STAFF REVIEW of Bloons TD 5 (Xbox One)


Monday, March 27, 2017.
by Adam Dileva

Bloons TD 5 Box art There’s absolutely no shortage of Tower Defense (TD) games. On console there may not be nearly the amount as on PC, but there’s still a handful to choose from if that’s your genre of choice. Truth be told, there are a handful of decent ones out there but they are usually overshadowed by the sheer amount of poor to moderate Tower Defense titles. So while I like the genre, it’s hard to get excited when a new one arrives, as I tend to usually just expect the worst. Luckily, Bloons TD 5 surprised me, by quite a margin actually.

At first glance you’re going to assume that Bloons TD 5 (Bloons for short) is a tower defense game aimed for a younger audience, and I wouldn’t blame you, as I thought the same thing. I mean, how can a TD game based on monkeys stopping balloons from popping at their bases, wrapped in a cartoonish visual style, not make you think it’s based more towards kids? Well, you would be wrong, as Bloons is incredibly deep, much more than I was initially expecting.

While Bloons employs the same base mechanics of placing your towers (monkeys) near a path that the balloons take, tasked with stopping every one of them, there’s a level of deepness and strategy that really took me by surprise. I thought I was going to be done with it quite quickly, but it’s anything but, as I want to keep playing to level up. Bloons knows what type of game it is, plays into that fact, and is better for it.


If you’ve managed to avoid playing a tower defense game previously, the basic goal is to stop the enemies (balloons in this case) from reaching your base on a specific path. You do this by building towers, each with their own types of weaponry and attacks, though in Bloons your towers are actually different types of monkeys. Don’t roll your eyes quite yet, as I made that mistake initially as well. You earn cash for popping these balloons which helps fund placing more monkeys, or upgrading the ones already placed to make them even better. That’s the core mechanics of the gameplay, but what Bloons does so well is include a ton of towers, erm, monkeys, that have multiple upgrade paths, tons of different challenges and modes, and more.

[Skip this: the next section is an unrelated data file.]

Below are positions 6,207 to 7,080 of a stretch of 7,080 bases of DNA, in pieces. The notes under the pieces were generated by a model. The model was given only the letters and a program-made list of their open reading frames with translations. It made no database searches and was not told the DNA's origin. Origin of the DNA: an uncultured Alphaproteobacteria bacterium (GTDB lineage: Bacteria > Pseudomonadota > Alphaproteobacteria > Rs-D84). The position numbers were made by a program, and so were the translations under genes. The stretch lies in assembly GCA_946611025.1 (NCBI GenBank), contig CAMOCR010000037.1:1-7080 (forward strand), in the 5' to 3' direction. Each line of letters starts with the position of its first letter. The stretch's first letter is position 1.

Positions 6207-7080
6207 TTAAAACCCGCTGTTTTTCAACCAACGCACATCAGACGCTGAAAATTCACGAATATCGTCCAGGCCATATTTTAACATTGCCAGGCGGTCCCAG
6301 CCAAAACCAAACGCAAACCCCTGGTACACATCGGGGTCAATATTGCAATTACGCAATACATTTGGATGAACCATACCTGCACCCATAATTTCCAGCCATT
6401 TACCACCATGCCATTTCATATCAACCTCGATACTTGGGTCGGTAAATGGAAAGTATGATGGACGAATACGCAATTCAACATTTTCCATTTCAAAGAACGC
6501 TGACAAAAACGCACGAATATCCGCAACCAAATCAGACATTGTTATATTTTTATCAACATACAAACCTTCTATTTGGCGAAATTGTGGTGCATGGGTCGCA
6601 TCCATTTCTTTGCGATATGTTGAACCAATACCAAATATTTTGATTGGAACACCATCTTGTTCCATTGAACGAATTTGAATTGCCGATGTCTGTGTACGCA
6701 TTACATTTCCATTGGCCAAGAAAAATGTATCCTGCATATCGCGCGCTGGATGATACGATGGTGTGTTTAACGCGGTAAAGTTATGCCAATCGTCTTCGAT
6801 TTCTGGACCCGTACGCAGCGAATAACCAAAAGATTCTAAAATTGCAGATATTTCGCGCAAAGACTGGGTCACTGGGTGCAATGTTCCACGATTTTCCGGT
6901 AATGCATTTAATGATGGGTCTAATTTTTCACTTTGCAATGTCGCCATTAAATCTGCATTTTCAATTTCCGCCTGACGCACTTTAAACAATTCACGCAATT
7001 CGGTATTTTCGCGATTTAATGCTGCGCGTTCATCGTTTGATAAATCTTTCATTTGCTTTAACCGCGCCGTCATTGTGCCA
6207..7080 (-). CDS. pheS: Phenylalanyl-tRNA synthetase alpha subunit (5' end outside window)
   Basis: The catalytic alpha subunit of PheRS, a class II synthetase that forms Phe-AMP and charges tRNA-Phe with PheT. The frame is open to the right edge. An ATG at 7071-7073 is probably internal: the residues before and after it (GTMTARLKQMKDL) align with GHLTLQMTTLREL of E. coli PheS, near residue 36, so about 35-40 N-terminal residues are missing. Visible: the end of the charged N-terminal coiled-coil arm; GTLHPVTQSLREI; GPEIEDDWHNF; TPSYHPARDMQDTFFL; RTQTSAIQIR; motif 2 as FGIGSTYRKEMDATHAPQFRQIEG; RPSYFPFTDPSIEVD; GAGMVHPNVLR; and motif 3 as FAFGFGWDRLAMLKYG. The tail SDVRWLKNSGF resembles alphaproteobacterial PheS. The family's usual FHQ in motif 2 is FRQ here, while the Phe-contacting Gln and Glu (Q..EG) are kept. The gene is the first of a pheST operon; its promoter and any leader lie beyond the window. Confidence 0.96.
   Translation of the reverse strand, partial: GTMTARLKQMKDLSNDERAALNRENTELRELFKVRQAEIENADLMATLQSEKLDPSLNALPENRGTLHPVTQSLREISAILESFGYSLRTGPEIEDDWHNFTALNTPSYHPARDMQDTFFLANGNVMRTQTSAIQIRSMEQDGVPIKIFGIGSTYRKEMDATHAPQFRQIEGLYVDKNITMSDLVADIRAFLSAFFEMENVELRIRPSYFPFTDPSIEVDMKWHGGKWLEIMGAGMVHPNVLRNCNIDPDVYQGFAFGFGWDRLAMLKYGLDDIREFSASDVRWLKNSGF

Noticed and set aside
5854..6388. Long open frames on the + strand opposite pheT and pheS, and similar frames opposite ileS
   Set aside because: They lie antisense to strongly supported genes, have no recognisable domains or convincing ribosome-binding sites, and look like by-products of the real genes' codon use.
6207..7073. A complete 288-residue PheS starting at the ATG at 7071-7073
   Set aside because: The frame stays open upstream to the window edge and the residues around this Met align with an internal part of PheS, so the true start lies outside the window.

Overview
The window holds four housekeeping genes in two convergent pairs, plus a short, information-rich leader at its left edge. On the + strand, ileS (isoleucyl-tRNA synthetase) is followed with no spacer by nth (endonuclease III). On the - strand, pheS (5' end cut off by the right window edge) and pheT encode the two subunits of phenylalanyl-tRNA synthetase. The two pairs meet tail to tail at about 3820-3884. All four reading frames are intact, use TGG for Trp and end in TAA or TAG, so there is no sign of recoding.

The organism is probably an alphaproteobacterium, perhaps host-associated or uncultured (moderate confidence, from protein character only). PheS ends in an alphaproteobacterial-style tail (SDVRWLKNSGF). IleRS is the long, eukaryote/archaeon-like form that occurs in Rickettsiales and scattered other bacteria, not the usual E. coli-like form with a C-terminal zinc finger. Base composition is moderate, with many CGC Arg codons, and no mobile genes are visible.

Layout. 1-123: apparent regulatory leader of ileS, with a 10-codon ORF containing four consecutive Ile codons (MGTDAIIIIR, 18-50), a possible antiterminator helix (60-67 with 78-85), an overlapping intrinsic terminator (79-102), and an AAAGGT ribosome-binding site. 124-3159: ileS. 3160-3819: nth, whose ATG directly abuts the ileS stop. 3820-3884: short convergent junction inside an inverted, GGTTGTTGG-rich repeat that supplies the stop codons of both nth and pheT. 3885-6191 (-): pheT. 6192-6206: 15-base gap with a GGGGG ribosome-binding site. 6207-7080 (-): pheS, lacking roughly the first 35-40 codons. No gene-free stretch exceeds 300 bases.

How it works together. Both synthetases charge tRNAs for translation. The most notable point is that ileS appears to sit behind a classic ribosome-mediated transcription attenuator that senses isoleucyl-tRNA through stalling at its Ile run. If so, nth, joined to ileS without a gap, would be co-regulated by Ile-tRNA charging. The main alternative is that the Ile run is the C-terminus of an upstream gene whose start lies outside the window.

I initially had my doubts about this release on console, as usually mobile and PC ports don’t go very well for numerous reasons, controls usually being one of them. On a mobile game you can instantly touch the screen to do what you want, but on console we don’t have that luxury, so I was concerned that having to use the sticks would make for sluggish gameplay. Well it turns out that developers Ninja Kiwi have managed to solve that issue, as controls never really become an issue after learning the basics. You have instant access to what you need and also even a way to move with precision when attempting to place a monkey in the absolute perfect spot.

As you're starting off you’ll begin by choosing which difficulty to play, and I highly suggest Easy until you learn the monkeys inside and out and have leveled up enough to have some bold strategies with multiple different placements. You level up the more you play, with each level unlocking a new monkey to utilize or a specific upgrade for them, so it pays off to continue playing, even if you manage to complete the generous amounts of levels included.

Easy will make you do 50 waves of balloon popping with only 200 allowed to pass to the exit. Bump up the difficulty and you’re tasked with more waves and less allowed to pass through. I thought transitioning from Easy would be simple, but you really need to know your monkey’s strengths and weaknesses to even have a chance at completing the higher difficulty levels.


A TD game is only as fun as its towers and upgrades are, and Bloons has no shortage whatsoever with over 20 different towers, each very unique and meant for a specific type of strategy. As you level up after a few hours of play time, you’ll notice that there are some imbalances, as some monkeys are simply overpowered and needed, whereas others aren’t as usual at all. Sure there’s a strategy for each type, but a handful of the more powerful ones are usually all you need in most setups. I tend to front stack the start of the trail, trying to pop as many balloons as I can as they spawn, but other viable options are to spread out your monkeys across the whole designated path as well, it’s completely up to you.

Part of Bloons’ charm is the monkeys themselves, as they are all varied, have unique abilities and are simply fun to experiment with. If you are truly devoted and sink enough time into the game, there’s even an area where you can purchase permanent upgrades by training them even further. The units won’t level up unless you use them either, so make sure you try to use them all, even if you don’t rely on it often, as you never know how amazing that fifth tier upgrade could be in the future.